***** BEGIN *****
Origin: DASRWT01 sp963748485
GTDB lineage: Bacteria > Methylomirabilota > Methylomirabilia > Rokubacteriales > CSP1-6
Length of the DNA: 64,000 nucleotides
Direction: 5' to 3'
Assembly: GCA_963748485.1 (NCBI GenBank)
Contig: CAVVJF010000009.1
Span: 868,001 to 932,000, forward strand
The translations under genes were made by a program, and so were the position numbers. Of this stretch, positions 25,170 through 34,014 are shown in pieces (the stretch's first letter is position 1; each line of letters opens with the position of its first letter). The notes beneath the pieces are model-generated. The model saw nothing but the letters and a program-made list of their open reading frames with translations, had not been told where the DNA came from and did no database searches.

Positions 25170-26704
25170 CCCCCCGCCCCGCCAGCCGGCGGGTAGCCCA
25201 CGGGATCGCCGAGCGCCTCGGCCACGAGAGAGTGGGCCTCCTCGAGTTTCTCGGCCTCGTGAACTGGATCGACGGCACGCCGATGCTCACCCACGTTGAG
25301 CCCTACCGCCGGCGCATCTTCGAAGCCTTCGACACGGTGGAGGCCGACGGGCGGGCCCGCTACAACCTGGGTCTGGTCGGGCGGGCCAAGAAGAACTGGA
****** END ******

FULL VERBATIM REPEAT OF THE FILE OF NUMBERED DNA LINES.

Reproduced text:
Origin: DASRWT01 sp963748485
GTDB lineage: Bacteria > Methylomirabilota > Methylomirabilia > Rokubacteriales > CSP1-6
Length of the DNA: 64,000 nucleotides
Direction: 5' to 3'
Assembly: GCA_963748485.1 (NCBI GenBank)
Contig: CAVVJF010000009.1
Span: 868,001 to 932,000, forward strand
The translations under genes were made by a program, and so were the position numbers. Of this stretch, positions 25,170 through 34,014 are shown in pieces (the stretch's first letter is position 1; each line of letters opens with the position of its first letter). The notes beneath the pieces are model-generated. The model saw nothing but the letters and a program-made list of their open reading frames with translations, had not been told where the DNA came from and did no database searches.

Positions 25170-26704
25170 CCCCCCGCCCCGCCAGCCGGCGGGTAGCCCA
25201 CGGGATCGCCGAGCGCCTCGGCCACGAGAGAGTGGGCCTCCTCGAGTTTCTCGGCCTCGTGAACTGGATCGACGGCACGCCGATGCTCACCCACGTTGAG
25301 CCCTACCGCCGGCGCATCTTCGAAGCCTTCGACACGGTGGAGGCCGACGGGCGGGCCCGCTACAACCTGGGTCTGGTCGGGCGGGCCAAGAAGAACTGGA